Different neuronal contribution to N20 somatosensory evoked potential and to CO2 laser evoked potentials: An intracerebral recording study

Massimiliano Valeriani, Carmen Barba, Domenica Le Pera, Domenico Restuccia, Gabriella Colicchio, Pietro Tonali, Olga Gagliardo, Rolf Detlef Treede

Research output: Contribution to journalArticle


Objective: To investigate the possible contribution of the primary somatosensory area (SI) to pain sensation. Methods: Depth recordings of CO 2 laser evoked potentials (LEPs) and somatosensory evoked potentials (SEPs) were performed in an epileptic patient with a stereotactically implanted electrode (Talairach coordinates y=-23, z=40) that passed about 10 mm below the hand representation in her left SI area, as assessed by the source of the N20 SEP component. Results: The intracerebral electrode was able to record the N20 SEP component after non-painful electrical stimulation of her right median nerve. The N20 potential showed a phase reversal in the bipolar montage (at about 31 mm from the midline), which confirms that the electrode was located near its generator in area 3b. In contrast, no reliable response was recorded from the SI electrode after painful CO2 laser stimulation of the right hand. An N2-P2 response was evoked at the vertex electrode (Cz), thus demonstrating the effectiveness of the delivered CO2 laser stimuli. Conclusions: Since the N20 SEP component originates from the anterior bank of the post-central gyrus (area 3b), our result suggests that this part of SI does not participate in LEP generation. In fact, the previously published LEP sources in the SI area estimated from scalp recordings are about 10-17 mm posterior of the electrode in our patient, suggesting that they are more likely located in area 1, 2 or posterior parietal cortex.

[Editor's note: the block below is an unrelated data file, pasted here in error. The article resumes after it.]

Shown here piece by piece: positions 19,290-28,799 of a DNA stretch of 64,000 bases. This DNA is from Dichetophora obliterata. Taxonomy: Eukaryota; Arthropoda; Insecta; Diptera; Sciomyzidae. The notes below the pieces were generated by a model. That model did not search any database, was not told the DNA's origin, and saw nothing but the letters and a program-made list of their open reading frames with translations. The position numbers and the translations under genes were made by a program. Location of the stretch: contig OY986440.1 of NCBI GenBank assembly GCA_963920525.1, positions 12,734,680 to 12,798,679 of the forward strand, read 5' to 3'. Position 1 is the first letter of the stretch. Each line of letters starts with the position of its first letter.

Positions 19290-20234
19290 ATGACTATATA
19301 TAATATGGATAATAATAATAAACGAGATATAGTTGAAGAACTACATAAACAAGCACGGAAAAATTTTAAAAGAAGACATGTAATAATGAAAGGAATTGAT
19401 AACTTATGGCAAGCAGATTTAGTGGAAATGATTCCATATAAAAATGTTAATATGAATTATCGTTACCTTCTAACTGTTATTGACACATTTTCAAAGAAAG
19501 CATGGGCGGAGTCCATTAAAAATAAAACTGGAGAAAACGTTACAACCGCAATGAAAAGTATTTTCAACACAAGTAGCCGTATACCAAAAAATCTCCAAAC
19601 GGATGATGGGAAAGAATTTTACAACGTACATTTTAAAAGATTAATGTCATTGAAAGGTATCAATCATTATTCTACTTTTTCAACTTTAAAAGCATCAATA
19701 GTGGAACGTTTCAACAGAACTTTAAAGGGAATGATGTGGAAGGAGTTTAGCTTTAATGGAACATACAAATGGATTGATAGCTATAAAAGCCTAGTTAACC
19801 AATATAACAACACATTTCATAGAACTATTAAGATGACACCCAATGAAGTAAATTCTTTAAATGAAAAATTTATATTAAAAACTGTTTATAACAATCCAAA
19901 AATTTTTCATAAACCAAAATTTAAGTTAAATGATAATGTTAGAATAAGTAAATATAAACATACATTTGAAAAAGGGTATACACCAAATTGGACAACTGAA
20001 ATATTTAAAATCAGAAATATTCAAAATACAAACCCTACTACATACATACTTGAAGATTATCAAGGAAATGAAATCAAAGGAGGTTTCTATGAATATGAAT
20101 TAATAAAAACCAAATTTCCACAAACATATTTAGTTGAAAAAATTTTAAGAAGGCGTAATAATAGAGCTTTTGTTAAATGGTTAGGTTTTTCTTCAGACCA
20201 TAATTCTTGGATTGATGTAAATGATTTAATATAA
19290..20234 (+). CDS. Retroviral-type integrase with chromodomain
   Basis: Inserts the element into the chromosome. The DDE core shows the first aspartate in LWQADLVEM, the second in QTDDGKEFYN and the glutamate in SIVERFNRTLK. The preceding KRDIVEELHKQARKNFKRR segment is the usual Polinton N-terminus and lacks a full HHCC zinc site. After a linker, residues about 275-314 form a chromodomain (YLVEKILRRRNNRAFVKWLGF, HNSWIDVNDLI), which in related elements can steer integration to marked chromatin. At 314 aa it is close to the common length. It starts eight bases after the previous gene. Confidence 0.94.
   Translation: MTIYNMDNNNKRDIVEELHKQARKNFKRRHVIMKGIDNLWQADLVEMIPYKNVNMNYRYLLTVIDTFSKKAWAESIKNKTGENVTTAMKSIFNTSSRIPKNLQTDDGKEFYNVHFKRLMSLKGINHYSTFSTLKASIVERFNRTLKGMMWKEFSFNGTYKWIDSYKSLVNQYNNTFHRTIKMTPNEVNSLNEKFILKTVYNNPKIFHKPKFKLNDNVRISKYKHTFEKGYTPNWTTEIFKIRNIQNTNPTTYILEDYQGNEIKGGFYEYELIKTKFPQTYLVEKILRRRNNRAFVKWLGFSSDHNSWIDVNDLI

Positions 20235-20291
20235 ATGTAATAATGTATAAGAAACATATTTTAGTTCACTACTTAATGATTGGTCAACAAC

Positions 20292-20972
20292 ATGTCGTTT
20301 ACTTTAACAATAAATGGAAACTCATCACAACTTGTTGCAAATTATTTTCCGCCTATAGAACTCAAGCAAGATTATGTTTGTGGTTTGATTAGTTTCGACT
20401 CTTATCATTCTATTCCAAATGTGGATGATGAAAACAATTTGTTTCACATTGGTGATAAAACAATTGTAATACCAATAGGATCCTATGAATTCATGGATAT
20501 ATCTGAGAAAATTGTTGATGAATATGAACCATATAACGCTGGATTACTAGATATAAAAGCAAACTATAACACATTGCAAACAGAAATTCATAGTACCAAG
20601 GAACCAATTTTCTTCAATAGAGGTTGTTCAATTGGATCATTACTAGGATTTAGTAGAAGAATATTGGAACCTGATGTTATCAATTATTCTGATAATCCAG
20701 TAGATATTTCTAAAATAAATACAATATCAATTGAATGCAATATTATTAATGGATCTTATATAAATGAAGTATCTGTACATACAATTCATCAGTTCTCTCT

Original languageEnglish
Pages (from-to)211-216
Number of pages6
JournalClinical Neurophysiology
Issue number1
Publication statusPublished - Jan 2004



  • Intracerebral recording
  • Pain
  • Primary somatosensory area

ASJC Scopus subject areas

  • Clinical Neurology
  • Radiology Nuclear Medicine and imaging
  • Neurology
  • Sensory Systems
  • Physiology (medical)

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